The Giro d’Italia is Italy’s biggest bike race. It’s held in May and lasts for 3 weeks, attracting the best professional cyclists and millions of fans worldwide.
Besides the Giro d’Italia, did you know about other famous Italian bike races?
Let’s find out.
- Stages : 21
- Dates : 6 – 28 May 2023
- Distance : 3,000 to 3,500km
- Other names : Tour of Italy
The Giro d’Italia is one of the three Grand Tours, along with the Tour de France and Vuelta España. The race was founded by the Italian newspaper La Gazzetta dello Sport. It has been held annually, except for 1943 to 1945 when it was canceled due to World War II.
The current race route covers all of Italy, from north to south. The stages vary in length and terrain, but the most challenging is the mountain stage in the Dolomites, where the race is usually won or lost.
Since its inception, the race has been won by some of the greatest cyclists in history, including Eddy Merckx, Fausto Coppi, Gino Bartali, and Miguel Indurain. The overall winner of Giro d’Italia is awarded the pink jersey (maglia rosa).
- Days : 1 (one-day race)
- Dates : 18 March 2023
- Distance : 298km
- Other names : La Primavera
Milan-San Remo is the first among the five Monuments in professional cycling to take place annually. It’s considered the first major race and signals the start of the Classics season; a period of several weeks that features some of the biggest and most important one-day races on the calendar.
The race begins in Milan and ends in San Remo with a distance of almost 300km, making it the longest single-day race in professional cycling. The course is fairly flat until the last 50km. The last two climbs are where the action starts to heat up. Cipressa is 22km from the finish, and Poggio is 5km from the finish.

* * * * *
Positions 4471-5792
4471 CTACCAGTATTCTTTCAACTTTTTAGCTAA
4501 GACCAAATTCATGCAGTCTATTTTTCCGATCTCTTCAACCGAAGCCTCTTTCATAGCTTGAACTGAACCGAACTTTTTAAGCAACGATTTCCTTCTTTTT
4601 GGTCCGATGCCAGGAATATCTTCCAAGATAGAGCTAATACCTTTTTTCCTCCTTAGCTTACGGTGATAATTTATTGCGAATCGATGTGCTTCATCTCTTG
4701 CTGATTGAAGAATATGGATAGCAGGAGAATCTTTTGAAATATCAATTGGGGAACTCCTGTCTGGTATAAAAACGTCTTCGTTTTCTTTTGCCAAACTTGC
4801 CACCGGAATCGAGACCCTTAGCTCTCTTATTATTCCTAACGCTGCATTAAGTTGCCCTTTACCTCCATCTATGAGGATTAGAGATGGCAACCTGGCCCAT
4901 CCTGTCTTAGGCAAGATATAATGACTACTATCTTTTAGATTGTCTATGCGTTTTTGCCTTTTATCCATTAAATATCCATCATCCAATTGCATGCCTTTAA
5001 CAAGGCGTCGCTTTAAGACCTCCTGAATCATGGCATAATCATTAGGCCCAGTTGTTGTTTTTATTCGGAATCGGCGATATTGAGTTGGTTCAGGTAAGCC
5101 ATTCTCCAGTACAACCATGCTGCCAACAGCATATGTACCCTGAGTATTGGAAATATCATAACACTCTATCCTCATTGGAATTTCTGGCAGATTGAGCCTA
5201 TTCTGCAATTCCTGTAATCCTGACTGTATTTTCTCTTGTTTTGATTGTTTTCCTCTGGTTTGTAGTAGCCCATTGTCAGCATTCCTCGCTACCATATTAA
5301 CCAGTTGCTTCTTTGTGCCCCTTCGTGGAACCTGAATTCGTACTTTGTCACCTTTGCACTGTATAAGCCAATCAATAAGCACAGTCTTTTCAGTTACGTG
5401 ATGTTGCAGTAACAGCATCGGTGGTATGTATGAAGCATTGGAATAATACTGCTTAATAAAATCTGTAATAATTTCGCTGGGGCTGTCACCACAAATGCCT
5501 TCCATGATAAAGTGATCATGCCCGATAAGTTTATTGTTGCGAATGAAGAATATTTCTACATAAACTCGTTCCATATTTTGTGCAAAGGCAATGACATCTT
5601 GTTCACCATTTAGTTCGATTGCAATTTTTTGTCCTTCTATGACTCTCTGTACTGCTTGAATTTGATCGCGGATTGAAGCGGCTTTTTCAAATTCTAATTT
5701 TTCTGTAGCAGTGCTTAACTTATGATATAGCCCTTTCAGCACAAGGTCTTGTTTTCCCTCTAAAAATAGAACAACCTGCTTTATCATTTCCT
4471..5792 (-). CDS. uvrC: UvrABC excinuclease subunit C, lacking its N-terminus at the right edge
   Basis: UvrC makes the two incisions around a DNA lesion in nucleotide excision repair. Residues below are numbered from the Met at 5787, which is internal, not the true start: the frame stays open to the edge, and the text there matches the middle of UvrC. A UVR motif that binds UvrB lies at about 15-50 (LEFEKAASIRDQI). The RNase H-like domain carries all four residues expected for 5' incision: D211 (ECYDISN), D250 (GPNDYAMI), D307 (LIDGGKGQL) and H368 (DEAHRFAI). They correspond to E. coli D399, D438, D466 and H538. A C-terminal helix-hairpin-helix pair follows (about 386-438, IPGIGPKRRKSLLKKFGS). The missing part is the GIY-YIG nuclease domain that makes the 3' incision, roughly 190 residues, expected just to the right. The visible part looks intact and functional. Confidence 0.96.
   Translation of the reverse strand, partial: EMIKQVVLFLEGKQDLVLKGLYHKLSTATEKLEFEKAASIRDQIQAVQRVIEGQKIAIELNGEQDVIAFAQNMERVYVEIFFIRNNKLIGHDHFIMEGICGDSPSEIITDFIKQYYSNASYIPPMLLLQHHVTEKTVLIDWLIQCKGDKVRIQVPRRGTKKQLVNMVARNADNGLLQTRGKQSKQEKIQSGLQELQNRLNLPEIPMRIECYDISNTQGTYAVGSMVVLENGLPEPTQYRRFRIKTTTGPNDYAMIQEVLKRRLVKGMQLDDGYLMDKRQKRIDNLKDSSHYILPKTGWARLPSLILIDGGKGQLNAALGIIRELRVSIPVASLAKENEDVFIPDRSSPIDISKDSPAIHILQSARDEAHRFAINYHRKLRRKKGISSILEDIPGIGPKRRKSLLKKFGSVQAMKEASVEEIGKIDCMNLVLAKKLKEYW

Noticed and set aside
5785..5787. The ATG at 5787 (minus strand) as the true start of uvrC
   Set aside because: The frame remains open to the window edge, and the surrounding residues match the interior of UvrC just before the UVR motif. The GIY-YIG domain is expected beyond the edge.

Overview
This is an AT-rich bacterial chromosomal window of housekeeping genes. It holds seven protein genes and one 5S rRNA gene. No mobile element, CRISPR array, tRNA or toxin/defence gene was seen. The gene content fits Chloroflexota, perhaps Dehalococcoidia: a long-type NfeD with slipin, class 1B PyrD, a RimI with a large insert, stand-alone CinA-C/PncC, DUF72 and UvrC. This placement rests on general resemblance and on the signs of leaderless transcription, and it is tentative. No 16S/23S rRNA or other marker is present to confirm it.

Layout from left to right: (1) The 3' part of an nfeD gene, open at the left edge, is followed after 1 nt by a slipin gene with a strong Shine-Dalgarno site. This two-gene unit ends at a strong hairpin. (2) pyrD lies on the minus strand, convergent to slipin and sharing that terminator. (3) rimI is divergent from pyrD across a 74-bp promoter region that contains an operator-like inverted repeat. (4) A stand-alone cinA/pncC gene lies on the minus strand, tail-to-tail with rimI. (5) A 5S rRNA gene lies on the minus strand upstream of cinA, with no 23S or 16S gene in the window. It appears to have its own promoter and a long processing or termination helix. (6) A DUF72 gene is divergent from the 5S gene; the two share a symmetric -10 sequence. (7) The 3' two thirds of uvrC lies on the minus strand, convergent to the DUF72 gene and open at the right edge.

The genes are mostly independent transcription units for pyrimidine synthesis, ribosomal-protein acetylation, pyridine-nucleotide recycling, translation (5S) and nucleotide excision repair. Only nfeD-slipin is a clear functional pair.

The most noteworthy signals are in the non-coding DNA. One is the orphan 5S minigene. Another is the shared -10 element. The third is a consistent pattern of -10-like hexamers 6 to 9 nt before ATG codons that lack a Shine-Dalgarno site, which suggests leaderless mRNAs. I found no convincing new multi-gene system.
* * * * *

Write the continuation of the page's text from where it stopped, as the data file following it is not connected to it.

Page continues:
More reading : Milan-San Remo Past Winners and Records
Giro di Lombardia
- Stages : 1 (one-day race)
- Dates : 7 October 2023
- Distance : 253km
- Other names : Il Lombardia, Race of the Falling Leaves
Giro di Lombardia is the last among the five Monuments to be held yearly. It’s held in the Lombardy region, starting in Bergamo and finishing in Como. Held in October, it’s a hard race as the riders are usually fatigued from a long season of racing.
The route is hilly, with several major climbs, such as the Madonna del Ghisallo, Sormano, and San Fermo della Battaglia. The race is often decided on the day’s final climb, the Civiglio climb. This climb is approximately 2 kilometers long and has an average gradient of 9%.
Giro di Lombardia usually finishes with a group sprint, but in recent years there have been several solo breakaways that have been successful.
More reading : Giro di Lombardia Past Winners and Records
- Stages : 7
- Dates : 6 – 12 March 2023
- Distance : 1,000 to 1,200km
Tirreno-Adriatico is a week-long stage race in central and southern Italy. The race typically starts on the west coast of Italy, in the Tuscan city of Livorno, and finishes on the Adriatic coast, in San Benedetto del Tronto.
The race finishes a week before Milan-San Remo. The favorites for Milan-San Remo often race Tirreno-Adriatico to gauge their early season form before the first Monument of the year.
- Stages : 1 (one-day race)
- Dates : 4 March 2023
- Distance : 184km
- Other names : White Roads
Strade Bianche, or white roads, is held annually on the first Saturday of March. The race covers approximately 184km of the Tuscan countryside and is known for its white gravel roads, which make up about 60% of the route.
Strade Bianche was first held in 2007 and has been part of the UCI WorldTour since 2017. The race starts and finishes in Siena and features eight sectors of gravel roads totaling 52km.
It’s often considered a Spring Classic, similar to other one-day races in March and April. In recent years, many top riders use it as a key preparation race for later targets such as Milan-Sanremo and the Tour of Flanders. Some of the biggest names in the sport have also won the race, including Fabian Cancellara, Peter Sagan, and Vincenzo Nibali.